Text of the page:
In the decade preceding this thesis, femtosecond enhancement cavities had emerged as a highly promising technology in the context of extreme ultraviolet light (XUV) sources for frequency comb metrology and attosecond physics. These applications require light of laser-like coherence, which can be provided by high-order harmonic generation (HHG), a highly nonlinear frequency conversion process driven by intense ultrashort laser pulses. The laser systems commonly used to drive HHG are limited to pulse repetition rates in the kilohertz range. In contrast, the enhancement of femtosecond pulses in passive optical cavities to average powers of many kilowatts delivers the necessary intensities even at repetition rates of tens to hundreds of megahertz. Achieving sufficient XUV flux with megahertz repetition rates would enable the extension of frequency comb metrology to the XUV, and dramatically reduce data acquisition times for experiments in attosecond physics. However, cavity-enhanced HHG comes with unique challenges, imposing cavity-related limitations to the power, peak intensity, and minimum duration of the driving pulses. In this thesis, several novel approaches to extending the capabilities of femtosecond enhancement cavities are presented. In a first experiment, we demonstrated the compensation of thermal lensing effects in enhancement cavities. Using intracavity Brewster plates, which also offer a robust solution for XUV output coupling in cavity-enhanced HHG setups, we gained control over the thermally-induced mode change at average powers of up to 160 kW. Subsequently, we investigated the effects of nonlinear phase modulations caused by ionization in an intracavity gas target, which is a prerequisite for HHG. We experimentally validated a numerical model of the plasma-cavity interaction, leading to a scaling law allowing for the layout of optimized cavity HHG systems, and a proposal for tailoring the spectral finesse of cavities to exploit the nonlinear phase modulation for intracavity pulse compression. In parallel, we worked on the design and characterization of highly reflective multilayer mirrors to optimize the cavity dispersion. Combining different mirrors with compatible spectral phase characteristics, we demonstrated enhancement cavities supporting waveform-stable pulses, and cavities supporting pulse durations approaching the few-cycle regime. These results represent vital technological developments towards the goal of isolated attosecond pulse generation with enhancement cavities. Finally, we applied the developed methods of dispersion control to design an enhancement cavity for intracavity pulse compression using self-phase modulation in a Brewster plate. Implementing a flexible locking scheme, we demonstrated for the first time the generation of temporal cavity solitons in free-space enhancement cavities. The temporal compression from 350 fs to 37 fs together with the spectrally tailored finesse resulted in a peak power enhancement factor of over 3000, significantly surpassing the enhancement in linear cavities supporting similar pulse durations. This intriguing result opens the door to a novel regime of nonlinear cavity operation, with potentially significant benefits to cavity-enhanced HHG. In addition, we proposed a concept for optomechanical cavity dumping, with the potential to aid efforts employing enhancement cavities for a new generation of high-pulse-energy lasers., UNSPECIFIED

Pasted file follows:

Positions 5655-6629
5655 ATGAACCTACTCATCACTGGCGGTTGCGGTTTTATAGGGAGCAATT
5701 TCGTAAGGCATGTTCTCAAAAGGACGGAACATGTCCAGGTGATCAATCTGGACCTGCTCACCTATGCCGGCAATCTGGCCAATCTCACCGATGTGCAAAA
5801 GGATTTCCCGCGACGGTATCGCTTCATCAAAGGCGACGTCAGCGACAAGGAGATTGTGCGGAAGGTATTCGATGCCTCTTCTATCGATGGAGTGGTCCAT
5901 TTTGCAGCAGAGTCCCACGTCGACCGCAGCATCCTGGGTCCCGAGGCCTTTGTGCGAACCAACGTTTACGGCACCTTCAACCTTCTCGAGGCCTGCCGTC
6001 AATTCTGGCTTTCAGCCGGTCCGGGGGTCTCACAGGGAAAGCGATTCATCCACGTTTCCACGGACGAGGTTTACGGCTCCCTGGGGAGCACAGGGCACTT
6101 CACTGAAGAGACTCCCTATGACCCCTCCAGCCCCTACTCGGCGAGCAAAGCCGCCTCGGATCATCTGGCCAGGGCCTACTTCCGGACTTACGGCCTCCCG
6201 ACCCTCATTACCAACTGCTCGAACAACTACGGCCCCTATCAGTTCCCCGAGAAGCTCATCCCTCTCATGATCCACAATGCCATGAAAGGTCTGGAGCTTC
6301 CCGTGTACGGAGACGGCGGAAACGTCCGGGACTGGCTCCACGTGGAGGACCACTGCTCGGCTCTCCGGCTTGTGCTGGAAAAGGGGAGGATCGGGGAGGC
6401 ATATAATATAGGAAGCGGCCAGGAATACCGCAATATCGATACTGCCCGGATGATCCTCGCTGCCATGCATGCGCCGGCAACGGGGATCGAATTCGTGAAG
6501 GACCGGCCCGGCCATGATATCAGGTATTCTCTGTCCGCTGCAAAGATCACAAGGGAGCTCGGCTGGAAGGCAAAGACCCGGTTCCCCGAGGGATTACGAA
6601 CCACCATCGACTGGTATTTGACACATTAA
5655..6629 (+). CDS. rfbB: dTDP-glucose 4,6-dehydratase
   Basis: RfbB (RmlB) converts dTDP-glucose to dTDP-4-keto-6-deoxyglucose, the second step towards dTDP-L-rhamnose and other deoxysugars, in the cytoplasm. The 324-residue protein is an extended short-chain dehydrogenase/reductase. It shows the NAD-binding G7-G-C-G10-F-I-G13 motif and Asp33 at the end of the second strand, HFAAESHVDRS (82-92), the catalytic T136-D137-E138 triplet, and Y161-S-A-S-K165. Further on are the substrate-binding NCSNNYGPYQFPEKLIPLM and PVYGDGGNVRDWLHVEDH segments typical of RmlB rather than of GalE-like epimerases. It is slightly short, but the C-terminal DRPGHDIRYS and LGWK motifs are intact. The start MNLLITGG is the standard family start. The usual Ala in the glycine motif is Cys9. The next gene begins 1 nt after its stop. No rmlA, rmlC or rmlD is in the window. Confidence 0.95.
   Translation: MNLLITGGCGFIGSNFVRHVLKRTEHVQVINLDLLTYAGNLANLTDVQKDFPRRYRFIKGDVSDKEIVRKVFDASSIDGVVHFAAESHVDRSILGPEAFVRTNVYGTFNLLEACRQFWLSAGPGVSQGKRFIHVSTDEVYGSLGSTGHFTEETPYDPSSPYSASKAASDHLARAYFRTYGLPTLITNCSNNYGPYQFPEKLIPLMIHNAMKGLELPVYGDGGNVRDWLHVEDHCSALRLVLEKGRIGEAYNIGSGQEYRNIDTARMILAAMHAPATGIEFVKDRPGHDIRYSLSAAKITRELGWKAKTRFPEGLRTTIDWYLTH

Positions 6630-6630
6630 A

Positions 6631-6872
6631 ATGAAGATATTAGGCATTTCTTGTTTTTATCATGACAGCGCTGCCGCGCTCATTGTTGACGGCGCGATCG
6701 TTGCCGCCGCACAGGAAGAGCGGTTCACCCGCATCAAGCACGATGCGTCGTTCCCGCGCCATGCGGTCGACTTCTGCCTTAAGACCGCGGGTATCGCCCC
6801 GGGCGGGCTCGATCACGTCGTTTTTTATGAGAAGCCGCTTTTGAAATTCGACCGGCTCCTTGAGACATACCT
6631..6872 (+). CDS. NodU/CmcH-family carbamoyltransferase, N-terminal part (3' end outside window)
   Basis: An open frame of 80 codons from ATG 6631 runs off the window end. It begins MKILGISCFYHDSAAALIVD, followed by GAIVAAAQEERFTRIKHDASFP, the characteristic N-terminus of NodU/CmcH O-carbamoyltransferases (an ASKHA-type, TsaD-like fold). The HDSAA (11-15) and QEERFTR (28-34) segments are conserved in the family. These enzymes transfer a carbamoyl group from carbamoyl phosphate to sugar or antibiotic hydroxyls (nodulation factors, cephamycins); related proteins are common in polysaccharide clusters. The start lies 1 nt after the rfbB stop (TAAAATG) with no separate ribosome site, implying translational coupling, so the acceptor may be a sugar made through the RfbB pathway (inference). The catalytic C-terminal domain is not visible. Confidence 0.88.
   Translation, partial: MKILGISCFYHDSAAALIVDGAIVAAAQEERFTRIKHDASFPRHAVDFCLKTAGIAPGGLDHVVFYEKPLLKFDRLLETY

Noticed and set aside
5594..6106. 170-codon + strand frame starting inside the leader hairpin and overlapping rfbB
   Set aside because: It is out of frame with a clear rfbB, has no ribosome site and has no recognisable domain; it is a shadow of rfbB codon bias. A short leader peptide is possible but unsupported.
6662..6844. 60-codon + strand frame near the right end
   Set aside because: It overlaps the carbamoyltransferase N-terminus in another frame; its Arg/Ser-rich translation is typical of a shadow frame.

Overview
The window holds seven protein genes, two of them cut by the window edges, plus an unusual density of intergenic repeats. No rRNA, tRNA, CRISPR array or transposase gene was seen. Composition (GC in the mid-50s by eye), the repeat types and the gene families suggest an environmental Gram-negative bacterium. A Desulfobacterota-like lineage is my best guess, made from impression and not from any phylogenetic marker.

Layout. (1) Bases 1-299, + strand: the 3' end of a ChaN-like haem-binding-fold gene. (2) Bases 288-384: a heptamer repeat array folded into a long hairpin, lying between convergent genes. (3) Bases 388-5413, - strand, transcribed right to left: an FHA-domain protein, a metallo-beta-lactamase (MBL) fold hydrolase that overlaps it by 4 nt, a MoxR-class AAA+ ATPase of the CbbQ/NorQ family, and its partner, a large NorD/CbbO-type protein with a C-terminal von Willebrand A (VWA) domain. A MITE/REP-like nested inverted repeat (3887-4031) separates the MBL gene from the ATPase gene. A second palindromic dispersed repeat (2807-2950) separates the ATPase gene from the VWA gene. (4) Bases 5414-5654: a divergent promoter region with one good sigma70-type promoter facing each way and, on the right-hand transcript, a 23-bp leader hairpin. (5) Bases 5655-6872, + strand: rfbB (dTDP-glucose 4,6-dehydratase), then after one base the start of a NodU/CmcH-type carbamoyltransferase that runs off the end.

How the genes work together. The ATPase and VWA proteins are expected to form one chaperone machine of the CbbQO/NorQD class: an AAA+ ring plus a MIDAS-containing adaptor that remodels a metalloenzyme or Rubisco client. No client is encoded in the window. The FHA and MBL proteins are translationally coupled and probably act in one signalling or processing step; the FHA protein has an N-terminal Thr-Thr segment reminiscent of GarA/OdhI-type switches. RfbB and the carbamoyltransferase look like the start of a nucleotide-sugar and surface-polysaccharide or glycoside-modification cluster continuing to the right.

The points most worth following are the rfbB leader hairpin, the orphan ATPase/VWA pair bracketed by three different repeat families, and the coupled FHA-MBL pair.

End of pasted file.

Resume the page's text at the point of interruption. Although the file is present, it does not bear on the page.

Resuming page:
Ultrafast Lasers, Nonlinear Optics, Enhancement cavities, Solitons